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PSYCH 2B03 (299)

Albert Bandura & Walter Mischel 2013

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Richard B Day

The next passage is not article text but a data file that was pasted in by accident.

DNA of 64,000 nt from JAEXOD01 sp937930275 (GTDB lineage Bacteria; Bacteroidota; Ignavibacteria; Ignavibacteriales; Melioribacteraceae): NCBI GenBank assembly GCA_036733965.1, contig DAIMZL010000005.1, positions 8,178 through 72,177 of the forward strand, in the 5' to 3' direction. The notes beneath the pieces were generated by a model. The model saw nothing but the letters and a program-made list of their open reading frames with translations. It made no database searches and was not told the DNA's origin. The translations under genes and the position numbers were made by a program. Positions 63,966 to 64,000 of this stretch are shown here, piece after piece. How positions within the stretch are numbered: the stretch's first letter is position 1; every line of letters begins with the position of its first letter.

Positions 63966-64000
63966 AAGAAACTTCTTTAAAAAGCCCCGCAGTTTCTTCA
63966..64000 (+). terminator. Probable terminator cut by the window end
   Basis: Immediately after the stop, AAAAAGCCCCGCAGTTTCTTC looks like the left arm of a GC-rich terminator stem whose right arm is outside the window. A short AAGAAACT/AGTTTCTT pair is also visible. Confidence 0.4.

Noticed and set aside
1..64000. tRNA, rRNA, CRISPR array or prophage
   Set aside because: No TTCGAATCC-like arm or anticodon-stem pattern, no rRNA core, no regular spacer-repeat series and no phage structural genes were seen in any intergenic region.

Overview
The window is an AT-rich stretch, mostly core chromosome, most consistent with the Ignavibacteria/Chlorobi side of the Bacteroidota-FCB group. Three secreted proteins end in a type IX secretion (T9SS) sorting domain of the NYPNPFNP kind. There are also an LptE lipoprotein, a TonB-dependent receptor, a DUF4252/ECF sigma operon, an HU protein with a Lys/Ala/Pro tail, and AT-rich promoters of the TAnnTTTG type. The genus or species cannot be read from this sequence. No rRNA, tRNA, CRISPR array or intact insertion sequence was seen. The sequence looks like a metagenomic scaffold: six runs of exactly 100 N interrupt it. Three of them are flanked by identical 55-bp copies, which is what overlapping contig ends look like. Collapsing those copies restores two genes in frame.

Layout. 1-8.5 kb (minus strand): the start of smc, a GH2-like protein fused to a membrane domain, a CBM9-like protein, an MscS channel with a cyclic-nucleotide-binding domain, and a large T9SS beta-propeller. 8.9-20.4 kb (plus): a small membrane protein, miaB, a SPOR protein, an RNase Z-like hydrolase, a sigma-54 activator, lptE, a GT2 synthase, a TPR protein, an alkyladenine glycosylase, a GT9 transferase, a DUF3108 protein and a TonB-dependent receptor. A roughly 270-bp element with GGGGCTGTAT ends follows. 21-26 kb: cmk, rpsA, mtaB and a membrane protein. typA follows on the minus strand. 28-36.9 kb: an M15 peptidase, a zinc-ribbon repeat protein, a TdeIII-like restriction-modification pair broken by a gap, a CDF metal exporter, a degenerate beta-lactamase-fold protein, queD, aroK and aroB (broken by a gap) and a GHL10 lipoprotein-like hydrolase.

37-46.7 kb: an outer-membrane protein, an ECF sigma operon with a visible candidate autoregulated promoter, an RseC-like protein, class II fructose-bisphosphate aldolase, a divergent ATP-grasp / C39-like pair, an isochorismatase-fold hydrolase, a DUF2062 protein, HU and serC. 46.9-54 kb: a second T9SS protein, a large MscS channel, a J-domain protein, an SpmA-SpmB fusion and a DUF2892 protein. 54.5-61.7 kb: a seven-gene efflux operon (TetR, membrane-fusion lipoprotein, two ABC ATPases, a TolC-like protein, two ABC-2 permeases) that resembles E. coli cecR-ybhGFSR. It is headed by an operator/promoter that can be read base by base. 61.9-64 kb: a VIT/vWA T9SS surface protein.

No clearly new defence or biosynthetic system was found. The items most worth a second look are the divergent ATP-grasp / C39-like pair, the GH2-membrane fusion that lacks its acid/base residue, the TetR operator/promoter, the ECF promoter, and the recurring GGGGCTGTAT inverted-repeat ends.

Albert Bandura & Walter Mischel History of Behaviorism  John B. Watson: Radical Behaviorism  The problem with introspection is that we don’t know if the results we are getting from the subjects are accurate, we need something that can be verified  Our methods should be to study behavior because it can be verified and seen but everyone  He proposed radical behavior: he believed that everything that we thought is mental is actually physical; denied the existence of the mind  E.L. Thorndike: Instrumental learning  Initial goal was to quantify the intelligence level of animals (e.g. puzzle box)  The process of learning was a gradual, animals learned little by little  Instrumental learning: learning based on consequences (good or bad)  General Learning Theory: modeling of behaviors using mathematical models  Clark Hull  Kenneth Spence  B.F. Skinner: Radical behaviorism return  Interested in instrumental learning, focused on the change in frequency of behavior based on the schedule of reinforcement  Believed in radical behaviorism, should make input output catalog of behaviors  Studies in memory suggested thinking, which did not support his theories History of Cognitivism  Alan Turing: Digital computer metaphor for mind  there are little programs within the mind that runs like a computer  they can manipulate information received and give output  What is happening inside the mind?  Donald Broadbent: Selective Attention  Why did operators miss the dots on the radar?  After the war he continued to work on selective attention but focused on auditory (cocktail party)  Multistore model of memory (short term and long term memory) based selective attention model made by Broadbent and colleagues Michel’s Critique of Traits  “personality and Assessment” (1968) published book critiquing the trait approach  Trait – Behavior correlation = .30 correlation very low, 10% according to trait  Behavior – Behavior correlation = .30 low level of consistence between behavior and behavior in a situation  He concluded that highly generalized behavioral consistencies have not been demonstrated with the concept of personality traits  Challenge the trait approach theorists to broaden their research Reciprocal Determinism  It is either just situation or just the person that determine the behavior, it is a reciprocal of both  Individual evaluates the situation through the use of social learning person learning variable (internal process)  This internal process looks at the what we want it to happen, what the outcomes could be, and the consequences  After evaluating the information, the person choices a behavior  The behavior that we choice will then alter the situation and makes it different E.g. theatre: sit there quietly or yell “fire” 2 behaviors will give different outcomes to what happens next  Now the situation is reevaluated taking in the outcomes from previous time, and the cycle will continue with many more reevaluations and altering of situations  Therefore, behaviors shape situations and situations shape behaviors  In certain situations, situation shapes more behavior or vice versa Social Learning Person Variables  Definitely not traits (they are internal and variables, but they are not built in determinates/biological)  Determine which stimuli are perceived (noticed), and acted upon (interpret)  Active cognitive processes (internal), operating in the present (not pre-determined by past events, change day to day; variables)  Generated by social learning experiences (also include classical/instrumental conditioning that play smaller part)  Personal change is possible because these variable can be changed through social learning  Includes 5 set of variables: 1. Competency and Self-Efficacy o A set of beliefs that we have about the skills, abilities and talents that we have (e.g. interpersonal skills, work, academics) o The most studied out of the 5 variables because it makes a big difference in choice
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